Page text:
Life with Teenagers


with 3 comments

“Hey mom, how was your weekend?” asks my younger teen as he enters the kitchen. I’m standing at the stove sauteeing spinach in a pan with olive oil and tossing cumin and curry powder simultaneously into a pot of yellow squash soup. The refrigerator is empty. The dishwasher is full. My girlfriend, and the dog still on his leash, are pacing around the kitchen.

“Hi babe,” I say, leaning over to push his headphones back to give him a kiss on the forehead. “It was good. How was your weekend with dad?” I ask.

“Fine,” he replies and makes his way through the kitchen headed in the direction of the TV room just as his older brother turns the corner.

“Hello Mutha, what are we eating?” he peers over my shoulder into the pot. “Ugh not that squash soup again is it?”

“I’m making grilled cheese, too. We have to eat what’s left in the house. I didn’t do groceries yet,” I say to him.

Actually, I haven’t done anything yet. My overnight bag is still plopped on a chair. The laundry basket is overflowing with towels again. We’re out of shampoo in the bathroom and all of us are forced to use the dove heat infusion stuff my mom left behind in November. The container is bright orange and shaped like something I might order from the good vibrations catalog. None of us want to use this shampoo because of the container, and it only reappears in the shower during neglected housekeeping moments like this one.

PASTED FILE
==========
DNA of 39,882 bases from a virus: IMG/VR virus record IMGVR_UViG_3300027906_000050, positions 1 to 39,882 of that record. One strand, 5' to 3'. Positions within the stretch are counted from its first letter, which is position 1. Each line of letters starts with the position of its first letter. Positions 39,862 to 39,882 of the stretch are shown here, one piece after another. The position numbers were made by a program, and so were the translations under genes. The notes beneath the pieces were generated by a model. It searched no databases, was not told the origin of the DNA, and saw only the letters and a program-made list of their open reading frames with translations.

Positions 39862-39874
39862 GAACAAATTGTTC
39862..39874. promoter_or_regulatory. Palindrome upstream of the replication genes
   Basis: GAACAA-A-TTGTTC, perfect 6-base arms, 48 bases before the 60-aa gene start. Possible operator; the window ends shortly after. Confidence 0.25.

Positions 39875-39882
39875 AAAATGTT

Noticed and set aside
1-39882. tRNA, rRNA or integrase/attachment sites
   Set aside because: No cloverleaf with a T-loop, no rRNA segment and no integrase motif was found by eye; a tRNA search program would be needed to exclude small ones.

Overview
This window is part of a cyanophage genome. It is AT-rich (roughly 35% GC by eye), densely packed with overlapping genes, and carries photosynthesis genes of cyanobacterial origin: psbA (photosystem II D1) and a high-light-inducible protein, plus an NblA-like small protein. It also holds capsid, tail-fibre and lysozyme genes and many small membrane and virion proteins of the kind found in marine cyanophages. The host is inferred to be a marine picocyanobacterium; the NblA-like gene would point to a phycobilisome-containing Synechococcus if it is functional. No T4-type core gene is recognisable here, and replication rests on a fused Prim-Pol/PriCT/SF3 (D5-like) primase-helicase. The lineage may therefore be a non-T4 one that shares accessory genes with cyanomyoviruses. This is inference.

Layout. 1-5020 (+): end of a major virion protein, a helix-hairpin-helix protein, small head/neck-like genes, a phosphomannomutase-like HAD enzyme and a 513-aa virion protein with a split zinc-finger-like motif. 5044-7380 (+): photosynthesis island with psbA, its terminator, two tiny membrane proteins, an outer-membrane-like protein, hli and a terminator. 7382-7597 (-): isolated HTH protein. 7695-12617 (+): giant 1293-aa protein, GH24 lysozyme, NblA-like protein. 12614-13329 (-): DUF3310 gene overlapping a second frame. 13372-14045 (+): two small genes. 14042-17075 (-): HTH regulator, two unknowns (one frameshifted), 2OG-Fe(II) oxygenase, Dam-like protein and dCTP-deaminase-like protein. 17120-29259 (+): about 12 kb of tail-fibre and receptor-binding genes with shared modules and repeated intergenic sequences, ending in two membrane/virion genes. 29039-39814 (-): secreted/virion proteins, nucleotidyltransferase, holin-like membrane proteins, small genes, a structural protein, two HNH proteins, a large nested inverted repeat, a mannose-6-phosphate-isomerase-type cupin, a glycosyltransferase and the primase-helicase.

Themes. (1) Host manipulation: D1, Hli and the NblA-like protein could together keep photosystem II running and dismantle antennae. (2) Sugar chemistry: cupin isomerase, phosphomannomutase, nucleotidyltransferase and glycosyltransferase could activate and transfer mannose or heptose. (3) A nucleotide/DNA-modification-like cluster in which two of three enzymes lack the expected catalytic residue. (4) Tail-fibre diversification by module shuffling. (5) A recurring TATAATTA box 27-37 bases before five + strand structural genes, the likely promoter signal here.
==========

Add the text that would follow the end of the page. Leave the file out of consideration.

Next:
My girlfriend stands in the middle of the kitchen with the dog.

“Anything I can do?” she asks.

I point to the pot and suggest stirring in more seasoning “How about nutmeg,” I say. She only has one arm free and the other is still wrapped around the dog’s leash. My head throbs with a headache I have had all afternoon.

“Boys! one of you get in here and set the table please,” I yell out in the air. The younger teen walks in and the blur of setting the table begins. Plates are doled out. Spoons are thrown in a pile. My girlfriend ladles soup into bowls. I flip sandwiches out of the grill pan and onto the table.

“So your weekend was ok? What did you guys do?” I ask while dipping my spoon into my bowl.

“We just chilled, mom,” says the younger teen.

“Hey that’s right,” says the older teen. “How was your weekend in Vermont?”

“It was great,” I say. “But cold. We didn’t snowshoe. We mostly stayed in the room. We read books.”

“You read books? Now even I know a euphemism when I hear one,” he says.

He winks at me and dips half of his sandwich sideways into his bowl of soup. My girlfriend across the table has her head down. She is chewing. After a minute she says, “Very good use of that word, dude. I’m proud of you.” She smiles at me and to the dog she says, “Treat, go place!”

“So you didn’t go visit Beth, huh? I say to both of the teens. “Oh! that reminds me, Beth tells me that Jared’s parents have had a very hard year with him. I guess he is a skinhead.”

“Mom, you shouldn’t use that term lightly,” says my younger teen. “Is he a real skinhead?”

“I don’t know, that’s what I thought I heard Beth say. We should ask her,” I say.

“He better never come near the little kids if he thinks like that. I’ll mess him up,” says the older teen.

“Can you imagine how hard that must be for his parents?” I ask.

“He is my age right? asks the younger teen.

“Yes, and he is trying to assert his own ideas like every teen. I just think It would be very hard for me as a parent to be ok with that,” I say.

Treat, go place!” says my girlfriend motioning to the dog to stay where he is on his blanket.

“Hey, would one of you feed Treat tonight? she asks.

“Its your turn,” says the younger, teen.

“Treat, go place!”she says.

“I think it’s not, it’s your turn,” says the older teen.